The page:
In 1915, one of the first years of settlement by those who arrived to construct the Alaska Railroad, Anchorage received representatives from the Catholic Church to establish a parish. Within a year, a small church was built on two lots in what became downtown Anchorage. The congregation quickly outgrew the space and needed a larger, more permanent structure. Although planning began early, funding for construction was not available until decades later, after World War II. Acclaimed Seattle architect Augustine A. Porreca designed the new church in the Art Deco style that had flourished in the interwar years; Porreca also designed theaters in a similar style. Construction began in 1946 and proceeded slowly as funds became available. The interior was not completed until 1952. The one-story church, ornamented with geometric lines, has a two-story, square bell tower at the front corner. The entrance was originally on the side, through the base of the bell tower, but when the church was elevated to the status of cathedral in 1966, a more formal entrance was built. Architectural firm McEntire and Pendergast added a stylized portico, and two pairs of doors with oversized transom windows replaced a large window with concrete mullions. In 1970, the exterior, which had always been a natural gray color, was painted off-white.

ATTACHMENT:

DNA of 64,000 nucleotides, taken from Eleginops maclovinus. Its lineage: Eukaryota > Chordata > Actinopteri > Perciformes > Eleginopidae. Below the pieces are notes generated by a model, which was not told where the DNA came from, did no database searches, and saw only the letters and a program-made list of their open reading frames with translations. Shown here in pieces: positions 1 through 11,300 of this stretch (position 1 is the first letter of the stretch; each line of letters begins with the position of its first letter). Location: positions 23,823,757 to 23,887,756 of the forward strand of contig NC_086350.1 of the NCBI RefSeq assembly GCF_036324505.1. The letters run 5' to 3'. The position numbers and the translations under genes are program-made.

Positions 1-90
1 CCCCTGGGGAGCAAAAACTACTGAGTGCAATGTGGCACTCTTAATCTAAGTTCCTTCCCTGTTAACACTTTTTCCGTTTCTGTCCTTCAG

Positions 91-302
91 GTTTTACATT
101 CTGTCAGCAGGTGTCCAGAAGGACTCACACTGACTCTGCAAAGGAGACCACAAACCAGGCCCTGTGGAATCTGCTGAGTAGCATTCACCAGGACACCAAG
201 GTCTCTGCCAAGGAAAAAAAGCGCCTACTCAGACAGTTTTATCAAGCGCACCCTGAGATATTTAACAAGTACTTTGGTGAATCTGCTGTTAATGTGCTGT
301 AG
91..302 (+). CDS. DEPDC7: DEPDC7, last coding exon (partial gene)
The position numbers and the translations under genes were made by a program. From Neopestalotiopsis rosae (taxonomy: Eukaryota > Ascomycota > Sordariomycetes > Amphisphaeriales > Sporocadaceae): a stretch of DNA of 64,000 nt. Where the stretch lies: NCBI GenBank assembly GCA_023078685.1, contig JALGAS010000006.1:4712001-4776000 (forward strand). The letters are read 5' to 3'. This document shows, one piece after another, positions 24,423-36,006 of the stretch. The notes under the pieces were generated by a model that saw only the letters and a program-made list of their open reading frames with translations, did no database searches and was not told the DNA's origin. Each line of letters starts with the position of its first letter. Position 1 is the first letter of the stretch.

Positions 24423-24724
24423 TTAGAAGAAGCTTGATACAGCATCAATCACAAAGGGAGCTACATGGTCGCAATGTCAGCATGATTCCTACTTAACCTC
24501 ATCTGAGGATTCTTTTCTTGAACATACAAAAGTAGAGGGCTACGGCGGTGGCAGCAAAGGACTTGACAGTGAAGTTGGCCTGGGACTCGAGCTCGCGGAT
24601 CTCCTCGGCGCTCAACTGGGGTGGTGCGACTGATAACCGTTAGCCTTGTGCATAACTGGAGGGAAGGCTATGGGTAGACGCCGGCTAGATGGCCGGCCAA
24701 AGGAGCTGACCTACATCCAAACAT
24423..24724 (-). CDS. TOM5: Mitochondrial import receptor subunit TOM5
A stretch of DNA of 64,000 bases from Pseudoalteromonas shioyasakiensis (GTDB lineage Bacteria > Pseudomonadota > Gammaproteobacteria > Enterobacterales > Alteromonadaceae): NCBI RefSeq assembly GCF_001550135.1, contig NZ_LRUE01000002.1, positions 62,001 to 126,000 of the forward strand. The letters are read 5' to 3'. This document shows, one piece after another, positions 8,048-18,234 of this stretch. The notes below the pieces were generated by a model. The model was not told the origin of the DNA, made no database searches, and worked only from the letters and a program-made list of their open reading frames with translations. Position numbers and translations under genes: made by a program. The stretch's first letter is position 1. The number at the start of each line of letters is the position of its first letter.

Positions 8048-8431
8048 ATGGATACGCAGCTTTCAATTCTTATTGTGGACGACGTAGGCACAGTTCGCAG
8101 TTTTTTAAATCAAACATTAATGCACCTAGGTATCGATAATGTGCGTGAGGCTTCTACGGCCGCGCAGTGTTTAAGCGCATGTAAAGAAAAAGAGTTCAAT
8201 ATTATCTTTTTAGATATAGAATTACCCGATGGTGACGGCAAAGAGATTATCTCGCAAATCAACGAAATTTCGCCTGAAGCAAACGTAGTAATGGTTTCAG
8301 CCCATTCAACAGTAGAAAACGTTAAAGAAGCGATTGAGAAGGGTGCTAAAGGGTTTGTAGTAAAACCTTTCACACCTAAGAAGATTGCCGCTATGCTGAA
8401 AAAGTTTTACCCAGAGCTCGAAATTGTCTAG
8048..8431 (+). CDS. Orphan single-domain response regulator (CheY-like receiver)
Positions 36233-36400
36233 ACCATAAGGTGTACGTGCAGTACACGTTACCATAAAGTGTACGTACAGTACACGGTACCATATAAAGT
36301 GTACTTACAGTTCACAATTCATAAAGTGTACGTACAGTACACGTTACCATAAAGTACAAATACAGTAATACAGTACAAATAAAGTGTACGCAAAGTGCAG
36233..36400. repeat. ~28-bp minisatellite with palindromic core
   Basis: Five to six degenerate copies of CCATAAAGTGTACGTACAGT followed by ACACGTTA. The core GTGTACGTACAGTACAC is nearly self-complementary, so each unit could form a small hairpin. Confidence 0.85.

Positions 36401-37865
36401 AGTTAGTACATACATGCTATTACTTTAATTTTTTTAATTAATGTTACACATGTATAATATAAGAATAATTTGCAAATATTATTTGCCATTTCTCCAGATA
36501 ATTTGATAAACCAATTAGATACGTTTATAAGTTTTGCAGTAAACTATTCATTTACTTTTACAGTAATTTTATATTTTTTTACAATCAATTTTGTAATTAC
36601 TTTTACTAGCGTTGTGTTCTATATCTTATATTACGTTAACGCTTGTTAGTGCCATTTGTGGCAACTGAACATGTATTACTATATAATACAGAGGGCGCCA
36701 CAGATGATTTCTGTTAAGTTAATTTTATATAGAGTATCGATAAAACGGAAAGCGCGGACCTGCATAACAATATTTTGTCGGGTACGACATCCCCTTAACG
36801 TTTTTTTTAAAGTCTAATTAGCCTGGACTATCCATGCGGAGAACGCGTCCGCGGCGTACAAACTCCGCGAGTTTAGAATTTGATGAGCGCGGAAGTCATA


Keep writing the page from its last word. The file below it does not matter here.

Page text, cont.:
Holy Family Cathedral hosted Pope John Paul II in 1981, who delivered an address before 80,000 Alaskans and visitors and held a more intimate gathering in the cathedral’s basement for those with disabilities who were unable to attend the larger gathering. As the city’s population boomed in the late decades of the twentieth century, so too did the size of the Archdiocese of Anchorage. As a result, a new and larger structure, Our Lady of Guadalupe, was erected three miles away on Anchorage’s west side. In 2014, the two churches were designated co-cathedrals, although Holy Family Cathedral retains its status as the historic cathedral and mother church of the Archdiocese of Anchorage.
Bagoy, John. "History." Holy Family Cathedral. Accessed June 17, 2020. https://www.holyfamilycathedral.org/.
Freeman, Patricia. "Remembering the Pope's Alaska Visit." Anchorage Daily News, June 5, 2011.